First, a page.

In November of 1913 Felix Sommerfeld made the acquaintance of a special envoy and friend of President Woodrow Wilson: William Bayard Hale. Born in 1869, Hale studied at Boston and Harvard universities. He graduated from Episcopal Seminary College in Cambridge. He began his career as an ordained priest in Boston in 1893. In 1900 the then thirty-one-year-old Hale decided to become a journalist. As a first job, the retired clergyman signed on as managing editor of the Cosmopolitan Magazine. After three years he switched to the Philadelphia Public Ledger and ran the editorial board until 1906, when the New York Times hired him as foreign correspondent for Paris, France. In 1908, Hale also wrote for the New York American, a Hearst paper, as its Berlin correspondent. Widely acclaimed for his thoughtful political analysis, the journalist and author interviewed the German Kaiser, Wilhelm II. This interview was according to some the most insightful ever with the German monarch. The following year, 1909, Hale married Olga Unger, a German-American in London. As a personal friend and adviser of then governor of New Jersey, Hale wrote and published Woodrow Wilson’s biography in 1911. He played a major role in the highly contested presidential election campaign of 1912. As Wilson’s friend and confidante Hale went on sensitive diplomatic missions in 1913 and 1914 concerning the Mexican Revolution and upheavals in Central America. The first such mission resulted in the dismissal of the notorious American ambassador to Mexico, Henry Lane Wilson. Sommerfeld had organized meetings between Hale and the First Chief of the Constitutionalists in Mexico, Venustiano Carranza.
According to Sommerfeld’s testimony in 1918, Dr. Hale had a hard time negotiating with Carranza in the fall of 1913. To begin with the First Chief refused to see Wilson’s emissary since Hale did not have official government credentials. Always a stickler for process, Carranza wanted to force Wilson into a de-facto recognition that mandated a diplomatic representative to be dispatched to him. Naturally, not lacking a measure of pigheadedness himself, Wilson did not accept. To prevent the issue from coming to a head, the Wilson administration relied on Felix Sommerfeld in November 1913 to intercede with Carranza. “While in Sonora Mr. William Hale came there and we went to the border and arranged a meeting between Carranza and Hale and acted as a go-between.”
It took Sommerfeld from November 2 until November 12, 1913 to get Carranza to grant the audience. However, Sommerfeld’s job had just started. Carranza refused to discuss anything that, in his opinion, touched upon affairs of a domestic nature. At issue was President Wilson’s attempt to somehow arrive at a compromise government for Mexico that would be able to allow for and set up national elections. Of course, by November the Constitutionalists had just won several major battles and had no interest in compromise. The talks quickly stalled. According to historian Cumberland, Hale threatened U.S. intervention and Carranza retorted with the threat of war. Sommerfeld recalled, “…they [Hale and Carranza] were always sparring around and after the meetings I would go and talk to Carranza.”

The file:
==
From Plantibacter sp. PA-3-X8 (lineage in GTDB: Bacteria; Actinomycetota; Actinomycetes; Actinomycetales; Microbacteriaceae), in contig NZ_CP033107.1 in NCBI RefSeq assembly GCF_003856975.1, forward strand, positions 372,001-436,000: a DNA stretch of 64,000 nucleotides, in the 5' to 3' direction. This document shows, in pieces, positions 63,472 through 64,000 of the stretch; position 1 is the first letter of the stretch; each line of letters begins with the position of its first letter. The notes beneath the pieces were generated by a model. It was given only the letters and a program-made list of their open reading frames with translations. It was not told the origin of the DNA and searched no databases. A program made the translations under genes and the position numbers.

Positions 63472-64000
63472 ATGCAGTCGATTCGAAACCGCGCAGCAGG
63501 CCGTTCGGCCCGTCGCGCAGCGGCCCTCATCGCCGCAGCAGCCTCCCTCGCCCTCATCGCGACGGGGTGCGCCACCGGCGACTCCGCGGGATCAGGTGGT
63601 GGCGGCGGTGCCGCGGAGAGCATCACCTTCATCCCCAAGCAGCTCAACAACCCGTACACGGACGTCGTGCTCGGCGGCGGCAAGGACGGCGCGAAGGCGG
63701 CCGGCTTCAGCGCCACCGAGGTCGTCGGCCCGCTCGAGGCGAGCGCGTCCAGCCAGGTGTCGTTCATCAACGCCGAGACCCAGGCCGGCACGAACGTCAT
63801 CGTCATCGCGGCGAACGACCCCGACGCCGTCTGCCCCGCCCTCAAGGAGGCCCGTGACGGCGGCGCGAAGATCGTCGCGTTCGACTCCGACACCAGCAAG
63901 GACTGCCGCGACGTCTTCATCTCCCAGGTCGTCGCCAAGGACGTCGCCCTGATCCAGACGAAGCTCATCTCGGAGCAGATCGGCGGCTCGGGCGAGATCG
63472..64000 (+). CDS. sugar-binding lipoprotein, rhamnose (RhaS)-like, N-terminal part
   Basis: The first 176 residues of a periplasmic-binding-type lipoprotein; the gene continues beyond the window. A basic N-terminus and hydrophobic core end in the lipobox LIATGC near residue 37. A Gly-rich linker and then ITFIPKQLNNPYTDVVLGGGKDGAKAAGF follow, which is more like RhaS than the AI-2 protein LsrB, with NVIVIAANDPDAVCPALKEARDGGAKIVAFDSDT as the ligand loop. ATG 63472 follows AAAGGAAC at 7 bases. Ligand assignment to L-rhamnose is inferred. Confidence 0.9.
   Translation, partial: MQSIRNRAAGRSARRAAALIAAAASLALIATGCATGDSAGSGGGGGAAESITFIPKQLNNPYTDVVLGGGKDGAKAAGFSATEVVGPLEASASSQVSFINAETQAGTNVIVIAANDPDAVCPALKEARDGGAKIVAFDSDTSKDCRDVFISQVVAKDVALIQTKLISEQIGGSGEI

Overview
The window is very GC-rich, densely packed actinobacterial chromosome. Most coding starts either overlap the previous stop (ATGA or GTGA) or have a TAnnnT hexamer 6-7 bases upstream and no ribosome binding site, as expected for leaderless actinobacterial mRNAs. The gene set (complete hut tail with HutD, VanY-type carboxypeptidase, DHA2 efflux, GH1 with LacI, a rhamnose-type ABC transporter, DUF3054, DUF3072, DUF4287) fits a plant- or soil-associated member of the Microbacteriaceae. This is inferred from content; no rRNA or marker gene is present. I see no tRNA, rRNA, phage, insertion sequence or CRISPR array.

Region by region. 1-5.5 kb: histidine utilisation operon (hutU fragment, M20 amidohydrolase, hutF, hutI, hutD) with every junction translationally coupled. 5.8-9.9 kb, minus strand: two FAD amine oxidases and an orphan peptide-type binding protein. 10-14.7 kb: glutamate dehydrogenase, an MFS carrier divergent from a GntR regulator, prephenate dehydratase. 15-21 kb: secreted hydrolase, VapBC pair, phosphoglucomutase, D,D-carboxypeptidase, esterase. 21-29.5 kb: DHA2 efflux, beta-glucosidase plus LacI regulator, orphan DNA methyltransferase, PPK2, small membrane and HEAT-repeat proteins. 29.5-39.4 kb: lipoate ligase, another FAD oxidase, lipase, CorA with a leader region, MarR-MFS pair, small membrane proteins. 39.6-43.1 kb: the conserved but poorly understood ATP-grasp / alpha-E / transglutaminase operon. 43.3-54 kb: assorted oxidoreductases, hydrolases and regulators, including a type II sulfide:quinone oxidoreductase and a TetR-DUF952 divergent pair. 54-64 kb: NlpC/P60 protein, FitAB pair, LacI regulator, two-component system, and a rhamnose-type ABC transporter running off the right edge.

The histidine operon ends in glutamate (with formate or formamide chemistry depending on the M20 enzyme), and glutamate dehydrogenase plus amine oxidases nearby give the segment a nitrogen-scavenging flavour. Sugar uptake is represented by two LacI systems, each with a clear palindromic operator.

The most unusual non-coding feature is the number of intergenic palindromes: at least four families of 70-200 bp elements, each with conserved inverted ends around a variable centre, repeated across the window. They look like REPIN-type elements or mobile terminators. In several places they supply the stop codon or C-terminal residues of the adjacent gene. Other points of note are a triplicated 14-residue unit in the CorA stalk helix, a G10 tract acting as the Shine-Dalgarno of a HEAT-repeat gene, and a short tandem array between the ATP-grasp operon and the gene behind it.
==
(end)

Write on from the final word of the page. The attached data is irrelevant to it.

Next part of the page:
The efforts of the German agent came to nothing. Hale and Carranza split in a huff. The First Chief’s mode of operation, being dilatory, delegating, and insisting on written communication, directly contradicted Hale’s “go-getter” energy. Sommerfeld tried again to bridge the gap. At the urging of Secretary of State William Jennings Bryan, the German agent rushed to Tucson, Arizona on November 10th 1913, where Hale waited in vain to be received by Carranza. “I came back because I heard that Dr. Hale had left Carranza in disgust or anger. I met Dr. Hale in Arizona and told him not to lose his patience because Carranza was stubborn and wouldn't let the United States interfere in Mexican politics. He wouldn't discuss politics with Dr. Hale. I told him ‘sit still, I am going down to see him.’…I tried to coax him to come off the high horse. He wouldn't …
The problems Hale faced in relating to the First Chief were symptomatic for many who had dealings with the stubborn politician from Coahuila. In part because of his failed attempts to broker an agreement between Hale and Carranza, Sommerfeld realized that he as well could not get along with Carranza. It is unclear whether, as Sommerfeld recounted, Carranza asked him to work with Pancho Villa, or whether Sommerfeld was fired as a result of the Hale intervention. However, around Christmas 1913, Sommerfeld switched from the Carranza to the Villa camp. From that moment on Carranza is not known to have ever again personally interacted with Sommerfeld. Historical sources after December 1913 show only lawyer and lobbyist Sherburne G. Hopkins officially working for Carranza. One other fact, however, became painfully apparent: The American embassy in Mexico City as well as the Latin American desk in the State Department in 1913 and beyond had lost their roles as policy advisers of the American President.
Sommerfeld would again work with the American journalist in 1914. After a disagreement with the President, Hale was looking for a job. Sommerfeld, always a keen observer and strategist recommended his friend to Bernhard Dernburg who was then heading the German propaganda effort in the US. Hale was hired to "fix" the dilettantism of German efforts. In 1917, William Randolph Hearst sent him to Europe as a war correspondent. Largely discredited and shunned as a traitor, Hale spent most of the time after the war until his death in 1924 in Europe.